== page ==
Squinting and Inflamed Eyelids in Dogs
This condition, in which the eyelids roll inward, is the most common
congenital defect of the eyelids. It can also be caused by injury and long-standing eyelid
infections that cause scarring. The abnormal eyelids produce irritation with
tearing and squinting. Corneal injuries are common from abrasion by the
It may be difficult to distinguish entropion from blepharospasm. The best
way to tell them apart is to administer a topical eye anesthetic. If the
inverted eyelids are caused by blepharospasm, temporarily blocking the eye pain
causes the inversion to disappear.
Breeds most commonly affected by entropion are the Chinese Shar-Pei, Chow
Chow, Great Dane, Great Pyrenees, St. Bernard, Bulldog, and the hunting breeds.
Most cases involve the lower eyelids. In dogs with large heads and loose facial
skin, such as Chinese Shar-Pei, Bloodhounds, and St Bernards, the upper eyelids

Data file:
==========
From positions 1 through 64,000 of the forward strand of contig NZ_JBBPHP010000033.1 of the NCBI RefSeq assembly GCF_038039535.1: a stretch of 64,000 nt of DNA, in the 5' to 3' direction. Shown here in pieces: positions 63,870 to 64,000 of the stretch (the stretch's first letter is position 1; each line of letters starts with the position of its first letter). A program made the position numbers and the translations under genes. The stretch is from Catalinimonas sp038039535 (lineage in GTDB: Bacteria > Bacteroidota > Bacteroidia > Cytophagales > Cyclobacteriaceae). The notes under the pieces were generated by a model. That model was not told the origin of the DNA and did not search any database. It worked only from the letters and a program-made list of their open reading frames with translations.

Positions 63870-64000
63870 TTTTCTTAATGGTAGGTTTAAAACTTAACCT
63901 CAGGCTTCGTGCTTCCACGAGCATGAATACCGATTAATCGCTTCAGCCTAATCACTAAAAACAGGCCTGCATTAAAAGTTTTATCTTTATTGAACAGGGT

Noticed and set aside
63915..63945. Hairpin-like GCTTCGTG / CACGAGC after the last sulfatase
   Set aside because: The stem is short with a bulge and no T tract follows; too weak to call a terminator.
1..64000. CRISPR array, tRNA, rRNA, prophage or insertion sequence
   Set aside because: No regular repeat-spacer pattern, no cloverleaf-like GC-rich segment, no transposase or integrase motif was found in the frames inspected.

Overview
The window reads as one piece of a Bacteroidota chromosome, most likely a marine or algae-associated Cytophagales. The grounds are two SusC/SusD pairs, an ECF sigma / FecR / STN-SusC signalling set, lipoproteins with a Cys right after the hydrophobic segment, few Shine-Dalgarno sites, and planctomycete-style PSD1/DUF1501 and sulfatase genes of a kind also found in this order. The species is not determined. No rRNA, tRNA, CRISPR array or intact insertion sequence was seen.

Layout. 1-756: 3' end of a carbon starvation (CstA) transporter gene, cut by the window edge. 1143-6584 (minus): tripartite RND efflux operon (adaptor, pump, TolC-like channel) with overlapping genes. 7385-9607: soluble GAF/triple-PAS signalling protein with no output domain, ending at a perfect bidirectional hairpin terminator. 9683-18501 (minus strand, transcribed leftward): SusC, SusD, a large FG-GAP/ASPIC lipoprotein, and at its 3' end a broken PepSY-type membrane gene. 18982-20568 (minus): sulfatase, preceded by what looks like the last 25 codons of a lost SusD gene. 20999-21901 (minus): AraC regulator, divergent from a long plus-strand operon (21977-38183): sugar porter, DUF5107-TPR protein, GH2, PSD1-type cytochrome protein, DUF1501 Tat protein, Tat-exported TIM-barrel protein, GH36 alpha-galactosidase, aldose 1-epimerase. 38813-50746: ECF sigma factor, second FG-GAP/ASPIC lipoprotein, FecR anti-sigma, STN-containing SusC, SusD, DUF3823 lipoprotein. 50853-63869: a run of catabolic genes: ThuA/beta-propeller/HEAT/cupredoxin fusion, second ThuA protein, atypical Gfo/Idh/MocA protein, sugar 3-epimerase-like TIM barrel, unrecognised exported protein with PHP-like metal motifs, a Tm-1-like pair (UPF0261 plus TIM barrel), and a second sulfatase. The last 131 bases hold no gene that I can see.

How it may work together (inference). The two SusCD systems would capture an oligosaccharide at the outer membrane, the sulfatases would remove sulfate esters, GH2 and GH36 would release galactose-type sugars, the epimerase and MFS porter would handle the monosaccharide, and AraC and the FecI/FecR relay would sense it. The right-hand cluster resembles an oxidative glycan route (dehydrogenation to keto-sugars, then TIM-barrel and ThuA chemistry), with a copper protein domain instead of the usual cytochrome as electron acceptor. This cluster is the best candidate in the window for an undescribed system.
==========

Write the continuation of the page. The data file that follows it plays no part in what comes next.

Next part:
may be involved.
Treatment: Entropion requires surgical correction. Note that dogs who have
had corrective surgery on their eyelids cannot be shown in conformation.
In dogs with this condition, the lower eyelid rolls out from the surface of
the eye. This exposes the eye to irritants and leads to a high incidence of
chronic conjunctivitis and corneal
injury. Foreign bodies may get caught in the pocket created by the loose
eyelid. Ectropion occurs in dogs with loose facial skin, such as scenthounds,
spaniels, and St Bernards. It is also seen in older dogs whose facial skin has
lost its tone. It can occur temporarily in hunting dogs, after a long day in
Treatment: Mild ectropion that causes no symptoms needs no treatment. But in
most cases, ectropion should be corrected by a surgical procedure that tightens